The 5 Most Common Roadside Emergencies (and How to Prevent Them)

32 million drivers experienced car breakdowns in 2015, the most recent year we have a quality statistic. What’s interesting is the study found car breakdowns are happening more frequently every year.

That’s not surprising since cars on the road get older every year too. While it used to be uncommon for someone to drive a car older than 8 years, the average age of a car on the road is now 11.8 years old. While new cars can have problems too, the older a car gets the more likely they start developing issues.

And when those issues strike, you get caught on the side of the road. So how can you prepare for the most common roadside emergencies? Here’s how to plan.

A Flat Tire

Whether your tires are old or you hit debris in the road, a flat tire can ruin your road trip.

Always keep your car stocked with a spare, a quality jack, and a tire iron. Take the time to learn to change a tire. Or Call Us. We can help.

A Dead Battery

Battery issues are one of the most common car trouble problems. Keep jumper cables or an emergency jump kit in your car so you can jump your car anywhere. This is another car skill you should learn so you can help other drivers – or yourself!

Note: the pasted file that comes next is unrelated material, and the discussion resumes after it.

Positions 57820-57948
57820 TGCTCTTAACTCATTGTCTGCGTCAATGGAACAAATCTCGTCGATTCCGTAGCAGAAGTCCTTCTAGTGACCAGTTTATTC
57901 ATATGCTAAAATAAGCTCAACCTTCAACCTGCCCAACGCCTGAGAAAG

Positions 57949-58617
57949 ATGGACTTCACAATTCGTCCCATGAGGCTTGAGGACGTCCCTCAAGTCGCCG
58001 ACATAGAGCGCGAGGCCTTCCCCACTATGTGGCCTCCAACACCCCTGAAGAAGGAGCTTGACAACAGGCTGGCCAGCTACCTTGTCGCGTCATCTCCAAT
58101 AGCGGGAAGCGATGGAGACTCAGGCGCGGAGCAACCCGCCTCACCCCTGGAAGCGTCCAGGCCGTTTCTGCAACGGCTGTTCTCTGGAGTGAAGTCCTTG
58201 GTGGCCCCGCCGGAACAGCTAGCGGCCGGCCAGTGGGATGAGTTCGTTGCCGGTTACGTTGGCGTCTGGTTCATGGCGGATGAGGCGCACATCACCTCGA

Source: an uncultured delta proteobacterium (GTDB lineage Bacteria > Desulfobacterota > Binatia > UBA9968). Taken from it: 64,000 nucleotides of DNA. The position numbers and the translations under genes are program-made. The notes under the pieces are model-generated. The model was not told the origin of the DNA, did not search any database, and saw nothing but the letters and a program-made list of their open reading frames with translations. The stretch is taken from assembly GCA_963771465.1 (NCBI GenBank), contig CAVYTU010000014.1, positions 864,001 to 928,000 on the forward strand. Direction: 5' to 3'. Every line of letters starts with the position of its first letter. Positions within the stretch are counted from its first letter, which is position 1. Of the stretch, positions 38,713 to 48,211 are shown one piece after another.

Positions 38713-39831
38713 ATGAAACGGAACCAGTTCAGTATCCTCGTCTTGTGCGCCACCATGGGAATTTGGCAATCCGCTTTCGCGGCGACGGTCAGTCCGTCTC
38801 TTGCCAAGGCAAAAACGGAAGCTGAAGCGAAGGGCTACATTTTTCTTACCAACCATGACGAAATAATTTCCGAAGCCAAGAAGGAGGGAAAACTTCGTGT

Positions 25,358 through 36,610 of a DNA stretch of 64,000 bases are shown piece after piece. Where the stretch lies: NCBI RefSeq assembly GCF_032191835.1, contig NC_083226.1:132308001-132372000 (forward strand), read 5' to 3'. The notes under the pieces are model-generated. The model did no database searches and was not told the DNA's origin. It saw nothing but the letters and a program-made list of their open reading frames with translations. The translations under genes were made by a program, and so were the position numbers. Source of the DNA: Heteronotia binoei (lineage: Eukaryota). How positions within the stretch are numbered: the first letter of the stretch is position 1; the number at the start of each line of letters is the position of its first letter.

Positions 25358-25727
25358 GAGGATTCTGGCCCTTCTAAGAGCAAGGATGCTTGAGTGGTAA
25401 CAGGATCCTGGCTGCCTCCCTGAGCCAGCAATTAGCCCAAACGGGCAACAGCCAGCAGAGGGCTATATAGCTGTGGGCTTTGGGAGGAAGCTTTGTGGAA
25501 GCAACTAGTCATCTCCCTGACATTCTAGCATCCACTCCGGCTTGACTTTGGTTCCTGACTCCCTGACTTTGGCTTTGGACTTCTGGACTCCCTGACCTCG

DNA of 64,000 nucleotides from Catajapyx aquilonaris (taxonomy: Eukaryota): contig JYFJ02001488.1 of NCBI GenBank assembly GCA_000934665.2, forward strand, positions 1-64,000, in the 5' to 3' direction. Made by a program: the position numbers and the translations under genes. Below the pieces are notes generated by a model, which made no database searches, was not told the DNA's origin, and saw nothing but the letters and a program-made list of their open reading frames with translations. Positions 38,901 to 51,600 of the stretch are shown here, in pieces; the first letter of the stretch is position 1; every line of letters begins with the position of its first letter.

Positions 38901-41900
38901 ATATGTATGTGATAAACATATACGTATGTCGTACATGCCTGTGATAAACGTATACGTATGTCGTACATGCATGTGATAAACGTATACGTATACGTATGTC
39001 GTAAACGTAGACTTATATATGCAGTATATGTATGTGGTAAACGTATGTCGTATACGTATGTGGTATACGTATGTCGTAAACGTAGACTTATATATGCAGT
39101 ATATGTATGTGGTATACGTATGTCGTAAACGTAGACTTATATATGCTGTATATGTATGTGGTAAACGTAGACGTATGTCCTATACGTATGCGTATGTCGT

An Overheating Engine

Your car can seem fine all winter long but your first long trip in the summer can lead to your car overheating. If your car overheats, let it cool down before trying to diagnose the problem.

Then check the coolant levels in the radiator. It’s a good idea to keeps some backup fluids like coolant or oil in your car, but water can do the trick in the pinch if the risk of freezing has passed.

Once the car is cool, and you’ve deemed everything looks in working order, start it up again and keep an eye on the heat. It’s a good idea to get your car checked by a mechanic right away.

You Get Stuck

Snow in winter or mud in spring, there’s a lot that nature can throw at your car. Make sure you always have a fully-stocked emergency kit in your car with flashlights, flares, food, blankets, and water. If you can, stock something that will give your car traction, like sticks and blankets for mud or snow, or kitty litter for icy roads.

Learn the best practices in case you get stuck on the side of the road.

You Lock Yourself Out

You’re not the first and you won’t be the last, lockouts occur all the time. The best way to avoid a lockout is to keep a spare key well hidden on your car. The second best is to have professional roadside service backing you up.

Be Prepared for the Most Common Roadside Emergencies

The most common roadside emergencies can happen to anyone, so make sure your car is ready. And if you truly want to be ready for anything, it helps to know you always have roadside emergency support.

Make sure you’re prepared for everything your car can throw at you. Make sure you have emergency road service.

Broken down

What to Do If Your Car Breaks Down on the Highway

Breaking down on a busy highway can be one of the most stressful situations. Not only is your day incredibly inconvenienced, but it can also be dangerous.